My First Date With SEO
As a writer, I was expecting to spend the rest of my life living on scraps, but low and behold the other day I actually managed to land a job! Shock horror right? This was pretty awesome, but like all new jobs it meant learning a few new skills. I’m an adventurous soul, so this isn’t the end of the world. So with that said, let’s get learning.
The fine establishment where I now work is a digital marketing agency. What does that mean? In a nutshell, we help businesses, perhaps just like yours, increase their online exposure. One of the ways that we do this is through a process known as Search Engine Optimisation, or as it’s colloquially known in the industry, SEO.
Now this is where the learning comes in. Over the last few days, I’ve learnt what SEO is, how it works, and how important it really is. I’m not quite sure how I made it 25 years without realising just how much of an effect SEO can have on the way we use the net, but now that I do I want to help others like me understand as well. So let’s get stuck in. What is SEO? How do you go about getting your head around it as a complete newbie? And if you’re looking to get SEO working for your business, how exactly will it help?
On my first day I was asked if I knew of or had any understanding of what SEO was. Erring on the side of caution, I humbly admitted I had heard of the term, but putting all things on the table, I had little to no idea. Fortunately, this confession didn’t lead to any frowns or worse, my immediate termination. I was instead asked to employ my writing skills and go on a journey of exploration. So I did, and this is what I discovered.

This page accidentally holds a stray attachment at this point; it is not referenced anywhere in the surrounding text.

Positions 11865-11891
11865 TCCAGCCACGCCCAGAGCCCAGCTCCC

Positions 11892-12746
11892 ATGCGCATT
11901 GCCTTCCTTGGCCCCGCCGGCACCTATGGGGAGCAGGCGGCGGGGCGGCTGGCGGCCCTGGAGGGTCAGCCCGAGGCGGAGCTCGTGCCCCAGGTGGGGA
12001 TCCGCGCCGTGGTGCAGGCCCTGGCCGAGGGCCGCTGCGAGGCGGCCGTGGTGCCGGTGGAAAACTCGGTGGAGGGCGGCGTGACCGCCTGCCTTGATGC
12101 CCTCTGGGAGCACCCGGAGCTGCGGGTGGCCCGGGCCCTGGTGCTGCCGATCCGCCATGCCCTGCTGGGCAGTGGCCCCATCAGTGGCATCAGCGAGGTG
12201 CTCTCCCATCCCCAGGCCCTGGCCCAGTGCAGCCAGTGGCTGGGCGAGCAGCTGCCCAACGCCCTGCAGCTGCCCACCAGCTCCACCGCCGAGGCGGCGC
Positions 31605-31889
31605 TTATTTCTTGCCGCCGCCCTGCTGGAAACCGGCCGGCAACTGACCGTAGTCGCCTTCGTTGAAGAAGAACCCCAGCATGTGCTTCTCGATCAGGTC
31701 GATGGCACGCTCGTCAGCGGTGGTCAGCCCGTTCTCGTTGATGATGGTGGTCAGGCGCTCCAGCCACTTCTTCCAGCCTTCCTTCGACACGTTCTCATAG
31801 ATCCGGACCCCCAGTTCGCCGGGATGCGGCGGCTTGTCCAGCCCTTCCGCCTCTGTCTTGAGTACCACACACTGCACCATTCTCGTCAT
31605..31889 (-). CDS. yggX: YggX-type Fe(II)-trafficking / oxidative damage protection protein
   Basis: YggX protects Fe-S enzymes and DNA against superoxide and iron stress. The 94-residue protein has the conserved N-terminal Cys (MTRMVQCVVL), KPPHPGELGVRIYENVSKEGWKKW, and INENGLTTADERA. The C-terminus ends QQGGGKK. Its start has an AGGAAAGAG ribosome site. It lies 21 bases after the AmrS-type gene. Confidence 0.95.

What is SEO?
Search Engine Optimisation is another aspect of marketing in general. Who better to ask, for a basic definition of what SEO is, than Rand Fishkin, founder of legendary Web Consultancy Company, Moz? According to Rand, SEO is “the practice of increasing the quantity and quality of traffic that you can earn through the organic results in search engines”.
Even for a rookie, that’s pretty easy to digest. Maybe so, but how do you actually do it? With skill and dexterity, and a healthy understanding of how Google, Yahoo, Bing and the rest decide their rankings. To do this job properly, you have to understand how they do theirs.
One might think of a search engine as a website where you type in a question and get a reply.